Defense Date

9-10-2009

Graduation Date

Fall 2009

Availability

Immediate Access

Submission Type

dissertation

Degree Name

PhD

Department

Chemistry and Biochemistry

School

Bayer School of Natural and Environmental Sciences

Committee Chair

Jennifer Aitken

Committee Member

Jeffry Madura

Committee Member

Howard Kingston

Committee Member

Charles Taylor

Keywords

Diamond Like Semiconductors, Intermetallic, Microwave, Second Harmonic Generation, Synthesis

Abstract

Diamond-like semiconductors are interesting materials to study due to the wide variety of technologically useful properties that these materials possess. These normal valence compounds have structures that are based on that of diamond, either the cubic or hexagonal polymorph. Though there are a finite number of possible compounds, due to isovalent and isoelectronic principles, the total number of potential compounds is quite extensive. Quaternary diamond-like semiconductors provide a unique opportunity, because much of the previous research has focused on binary and ternary systems leaving quaternary systems, relatively unexplored. Additionally, quaternary diamond-like semiconductors possess a greater degree of compositional flexibility compared to binary and ternary materials, which could result in the ability to more carefully tune desired physical properties.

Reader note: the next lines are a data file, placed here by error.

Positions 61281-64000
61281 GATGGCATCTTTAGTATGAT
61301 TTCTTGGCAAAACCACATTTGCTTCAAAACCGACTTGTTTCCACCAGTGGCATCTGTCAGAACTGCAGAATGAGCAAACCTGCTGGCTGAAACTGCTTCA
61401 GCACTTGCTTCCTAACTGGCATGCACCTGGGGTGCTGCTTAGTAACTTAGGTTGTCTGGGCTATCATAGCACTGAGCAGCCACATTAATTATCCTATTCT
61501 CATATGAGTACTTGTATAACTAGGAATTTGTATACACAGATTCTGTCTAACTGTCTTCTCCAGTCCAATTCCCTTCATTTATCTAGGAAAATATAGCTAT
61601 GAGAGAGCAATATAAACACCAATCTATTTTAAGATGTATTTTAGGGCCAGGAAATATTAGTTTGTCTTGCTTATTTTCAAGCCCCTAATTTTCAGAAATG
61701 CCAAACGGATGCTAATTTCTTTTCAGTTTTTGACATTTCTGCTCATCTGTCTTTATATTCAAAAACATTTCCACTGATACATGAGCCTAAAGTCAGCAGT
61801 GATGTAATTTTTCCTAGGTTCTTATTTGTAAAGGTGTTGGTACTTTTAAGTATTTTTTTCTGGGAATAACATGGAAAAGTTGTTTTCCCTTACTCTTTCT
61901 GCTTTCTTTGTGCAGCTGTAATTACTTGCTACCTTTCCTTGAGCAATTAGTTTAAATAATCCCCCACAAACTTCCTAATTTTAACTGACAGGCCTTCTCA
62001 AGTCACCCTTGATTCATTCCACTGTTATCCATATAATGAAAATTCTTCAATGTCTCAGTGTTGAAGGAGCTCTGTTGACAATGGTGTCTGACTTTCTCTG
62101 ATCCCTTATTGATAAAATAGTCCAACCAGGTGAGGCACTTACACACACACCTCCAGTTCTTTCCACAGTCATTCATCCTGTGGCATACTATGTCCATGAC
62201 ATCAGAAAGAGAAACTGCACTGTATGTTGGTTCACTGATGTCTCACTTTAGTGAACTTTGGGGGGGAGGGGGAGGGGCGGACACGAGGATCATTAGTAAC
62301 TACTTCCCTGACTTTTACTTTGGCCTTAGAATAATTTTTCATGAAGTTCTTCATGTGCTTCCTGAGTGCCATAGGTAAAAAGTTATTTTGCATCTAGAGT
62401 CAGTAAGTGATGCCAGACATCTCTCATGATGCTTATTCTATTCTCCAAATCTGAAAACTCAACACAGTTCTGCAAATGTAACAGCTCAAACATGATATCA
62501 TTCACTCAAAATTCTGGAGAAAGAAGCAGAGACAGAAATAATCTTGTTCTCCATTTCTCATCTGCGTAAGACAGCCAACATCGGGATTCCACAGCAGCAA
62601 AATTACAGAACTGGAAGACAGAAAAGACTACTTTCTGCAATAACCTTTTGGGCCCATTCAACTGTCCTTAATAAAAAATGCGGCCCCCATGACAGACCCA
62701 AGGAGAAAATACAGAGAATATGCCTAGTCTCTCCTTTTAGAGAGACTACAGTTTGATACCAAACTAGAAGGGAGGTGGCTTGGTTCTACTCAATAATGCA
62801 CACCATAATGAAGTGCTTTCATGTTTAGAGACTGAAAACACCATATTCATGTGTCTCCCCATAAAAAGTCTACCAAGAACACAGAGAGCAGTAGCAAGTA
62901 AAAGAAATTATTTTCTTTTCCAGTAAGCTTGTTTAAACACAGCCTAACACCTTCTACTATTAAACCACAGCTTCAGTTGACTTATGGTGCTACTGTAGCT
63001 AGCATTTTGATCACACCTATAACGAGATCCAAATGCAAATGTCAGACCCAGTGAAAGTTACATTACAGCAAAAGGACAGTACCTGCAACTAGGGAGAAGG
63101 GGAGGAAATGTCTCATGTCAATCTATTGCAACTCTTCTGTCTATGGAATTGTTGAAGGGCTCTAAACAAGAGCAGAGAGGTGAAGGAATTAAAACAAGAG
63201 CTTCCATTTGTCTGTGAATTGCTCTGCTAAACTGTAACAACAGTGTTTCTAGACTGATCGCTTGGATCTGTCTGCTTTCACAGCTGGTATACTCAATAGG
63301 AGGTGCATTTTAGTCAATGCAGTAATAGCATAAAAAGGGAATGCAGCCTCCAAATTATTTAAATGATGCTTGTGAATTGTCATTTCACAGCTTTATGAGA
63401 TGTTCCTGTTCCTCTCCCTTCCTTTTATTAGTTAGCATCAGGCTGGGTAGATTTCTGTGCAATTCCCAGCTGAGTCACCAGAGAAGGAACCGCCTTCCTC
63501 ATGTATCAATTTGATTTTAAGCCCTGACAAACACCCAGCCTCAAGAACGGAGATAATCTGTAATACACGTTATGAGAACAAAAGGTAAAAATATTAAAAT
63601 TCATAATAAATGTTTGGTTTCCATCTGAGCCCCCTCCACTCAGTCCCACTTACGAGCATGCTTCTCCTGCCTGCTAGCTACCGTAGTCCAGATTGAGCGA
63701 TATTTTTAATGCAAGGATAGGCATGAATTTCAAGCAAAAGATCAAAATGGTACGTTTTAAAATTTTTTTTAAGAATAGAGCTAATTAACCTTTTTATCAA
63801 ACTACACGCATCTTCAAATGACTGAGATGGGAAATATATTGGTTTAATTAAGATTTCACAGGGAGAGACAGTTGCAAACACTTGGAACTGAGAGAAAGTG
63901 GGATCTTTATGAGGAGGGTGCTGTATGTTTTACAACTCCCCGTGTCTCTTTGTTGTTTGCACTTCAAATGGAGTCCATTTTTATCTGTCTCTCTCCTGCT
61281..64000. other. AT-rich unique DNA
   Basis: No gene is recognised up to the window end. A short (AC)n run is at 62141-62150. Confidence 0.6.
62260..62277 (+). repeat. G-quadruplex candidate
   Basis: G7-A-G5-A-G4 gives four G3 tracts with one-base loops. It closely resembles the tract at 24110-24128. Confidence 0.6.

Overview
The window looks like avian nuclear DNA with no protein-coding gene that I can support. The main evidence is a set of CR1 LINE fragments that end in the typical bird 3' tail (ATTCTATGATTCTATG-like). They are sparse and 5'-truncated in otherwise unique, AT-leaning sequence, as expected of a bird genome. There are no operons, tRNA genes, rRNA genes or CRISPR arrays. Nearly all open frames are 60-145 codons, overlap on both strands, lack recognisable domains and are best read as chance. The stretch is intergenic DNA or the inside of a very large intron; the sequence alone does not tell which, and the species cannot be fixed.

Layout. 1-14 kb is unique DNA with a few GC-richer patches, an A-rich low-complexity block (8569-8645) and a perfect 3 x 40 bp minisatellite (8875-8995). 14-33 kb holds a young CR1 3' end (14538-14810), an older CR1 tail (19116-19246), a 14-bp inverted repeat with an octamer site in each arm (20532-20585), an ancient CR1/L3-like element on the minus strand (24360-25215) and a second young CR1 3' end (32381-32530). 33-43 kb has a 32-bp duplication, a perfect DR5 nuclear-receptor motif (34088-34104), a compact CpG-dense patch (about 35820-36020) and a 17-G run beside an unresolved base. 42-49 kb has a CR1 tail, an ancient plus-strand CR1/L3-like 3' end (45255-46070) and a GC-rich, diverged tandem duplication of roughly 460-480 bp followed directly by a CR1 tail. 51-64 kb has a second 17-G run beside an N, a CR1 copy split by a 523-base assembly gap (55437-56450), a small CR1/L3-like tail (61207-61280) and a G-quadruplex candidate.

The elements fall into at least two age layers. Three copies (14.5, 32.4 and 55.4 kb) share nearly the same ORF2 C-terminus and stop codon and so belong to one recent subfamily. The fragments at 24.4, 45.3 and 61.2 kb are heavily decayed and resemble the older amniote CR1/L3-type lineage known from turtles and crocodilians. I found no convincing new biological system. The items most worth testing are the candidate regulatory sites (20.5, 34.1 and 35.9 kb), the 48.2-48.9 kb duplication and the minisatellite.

In order to prepare the new materials, Li2ZnGeS4, Li2ZnSnS4, Li2CdGeS4, Li2CdSnS4 and Ag2MnSnS4, several synthetic methods have been employed, including high-temperature solid-state synthesis, polychalcogenide flux synthesis and solid-state microwave synthesis. The solid-state microwave synthetic method was itself studied using a number of target systems such as the ternary diamond-like semiconductor, AgInSe2. Additionally, several intermetallic compounds, such as Ag3In, AuIn2 and Bi2Pd were prepared using this procedure. Solid-state microwave synthesis is not as well known as some of the other synthetic methods that were employed in this work possibly due to a lack of understanding of the method, training and equipment. Despite these problems, the method has the potential to save time, energy and cost due to the unique nature of microwave heating. In an attempt to gain a better understanding of this synthetic method and its capabilities, the solid-state microwave synthetic method was used to prepare diamond-like semiconductors and intermetallic compounds.

Format

PDF

Language

English

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